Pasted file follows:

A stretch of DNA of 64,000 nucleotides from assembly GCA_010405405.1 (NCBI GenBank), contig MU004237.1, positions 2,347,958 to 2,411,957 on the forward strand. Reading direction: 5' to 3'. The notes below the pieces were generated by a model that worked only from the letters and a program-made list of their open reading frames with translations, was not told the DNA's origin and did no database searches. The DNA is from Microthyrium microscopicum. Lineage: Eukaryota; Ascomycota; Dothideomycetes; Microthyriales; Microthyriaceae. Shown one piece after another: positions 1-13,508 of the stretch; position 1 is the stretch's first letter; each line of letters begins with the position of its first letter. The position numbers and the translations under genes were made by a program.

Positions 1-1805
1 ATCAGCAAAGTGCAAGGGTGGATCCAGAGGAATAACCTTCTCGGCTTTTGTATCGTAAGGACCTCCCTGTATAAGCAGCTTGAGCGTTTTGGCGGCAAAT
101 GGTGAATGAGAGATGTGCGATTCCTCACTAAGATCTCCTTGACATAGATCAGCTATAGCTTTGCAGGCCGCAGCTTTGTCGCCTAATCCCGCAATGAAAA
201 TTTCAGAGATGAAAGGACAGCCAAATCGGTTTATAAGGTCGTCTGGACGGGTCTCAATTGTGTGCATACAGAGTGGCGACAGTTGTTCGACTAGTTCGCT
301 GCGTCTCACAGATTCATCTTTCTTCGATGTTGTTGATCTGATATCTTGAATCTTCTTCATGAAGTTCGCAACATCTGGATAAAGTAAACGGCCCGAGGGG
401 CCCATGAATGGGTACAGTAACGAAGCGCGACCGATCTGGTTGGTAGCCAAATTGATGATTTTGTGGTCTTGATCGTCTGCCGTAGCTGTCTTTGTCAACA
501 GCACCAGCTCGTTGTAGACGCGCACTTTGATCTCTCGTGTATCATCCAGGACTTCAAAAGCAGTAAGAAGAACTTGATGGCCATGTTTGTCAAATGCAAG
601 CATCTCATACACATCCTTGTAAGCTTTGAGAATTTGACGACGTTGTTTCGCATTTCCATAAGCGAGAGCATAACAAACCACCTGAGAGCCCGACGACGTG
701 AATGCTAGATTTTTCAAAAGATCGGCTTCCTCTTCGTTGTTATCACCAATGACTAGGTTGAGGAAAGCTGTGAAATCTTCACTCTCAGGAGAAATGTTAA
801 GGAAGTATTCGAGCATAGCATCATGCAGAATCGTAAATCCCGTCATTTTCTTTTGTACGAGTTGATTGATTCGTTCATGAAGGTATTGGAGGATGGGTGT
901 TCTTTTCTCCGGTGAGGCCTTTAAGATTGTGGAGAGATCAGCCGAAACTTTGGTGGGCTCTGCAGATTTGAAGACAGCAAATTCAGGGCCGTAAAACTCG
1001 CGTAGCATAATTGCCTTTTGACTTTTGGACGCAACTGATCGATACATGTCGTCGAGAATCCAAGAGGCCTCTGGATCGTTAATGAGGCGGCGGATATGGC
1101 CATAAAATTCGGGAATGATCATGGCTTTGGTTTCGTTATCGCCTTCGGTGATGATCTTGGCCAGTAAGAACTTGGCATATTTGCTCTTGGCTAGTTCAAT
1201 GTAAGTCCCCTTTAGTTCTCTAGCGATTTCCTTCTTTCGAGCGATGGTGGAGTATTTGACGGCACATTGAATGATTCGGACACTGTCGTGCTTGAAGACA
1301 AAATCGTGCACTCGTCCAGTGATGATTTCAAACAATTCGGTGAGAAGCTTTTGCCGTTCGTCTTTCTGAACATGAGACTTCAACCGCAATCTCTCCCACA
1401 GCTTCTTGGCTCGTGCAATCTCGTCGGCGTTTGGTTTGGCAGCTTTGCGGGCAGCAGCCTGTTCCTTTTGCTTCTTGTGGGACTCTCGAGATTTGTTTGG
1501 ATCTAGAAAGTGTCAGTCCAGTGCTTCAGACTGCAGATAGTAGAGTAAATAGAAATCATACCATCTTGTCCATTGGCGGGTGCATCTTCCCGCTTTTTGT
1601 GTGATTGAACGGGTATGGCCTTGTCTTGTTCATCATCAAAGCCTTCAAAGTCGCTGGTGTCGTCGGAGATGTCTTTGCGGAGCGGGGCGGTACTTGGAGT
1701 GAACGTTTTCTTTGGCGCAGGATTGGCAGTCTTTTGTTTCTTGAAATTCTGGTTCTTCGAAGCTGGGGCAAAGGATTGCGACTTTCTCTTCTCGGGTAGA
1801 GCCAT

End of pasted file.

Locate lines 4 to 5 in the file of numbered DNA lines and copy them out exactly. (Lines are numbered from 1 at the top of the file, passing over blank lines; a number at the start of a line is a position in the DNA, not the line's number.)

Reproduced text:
101 GGTGAATGAGAGATGTGCGATTCCTCACTAAGATCTCCTTGACATAGATCAGCTATAGCTTTGCAGGCCGCAGCTTTGTCGCCTAATCCCGCAATGAAAA
201 TTTCAGAGATGAAAGGACAGCCAAATCGGTTTATAAGGTCGTCTGGACGGGTCTCAATTGTGTGCATACAGAGTGGCGACAGTTGTTCGACTAGTTCGCT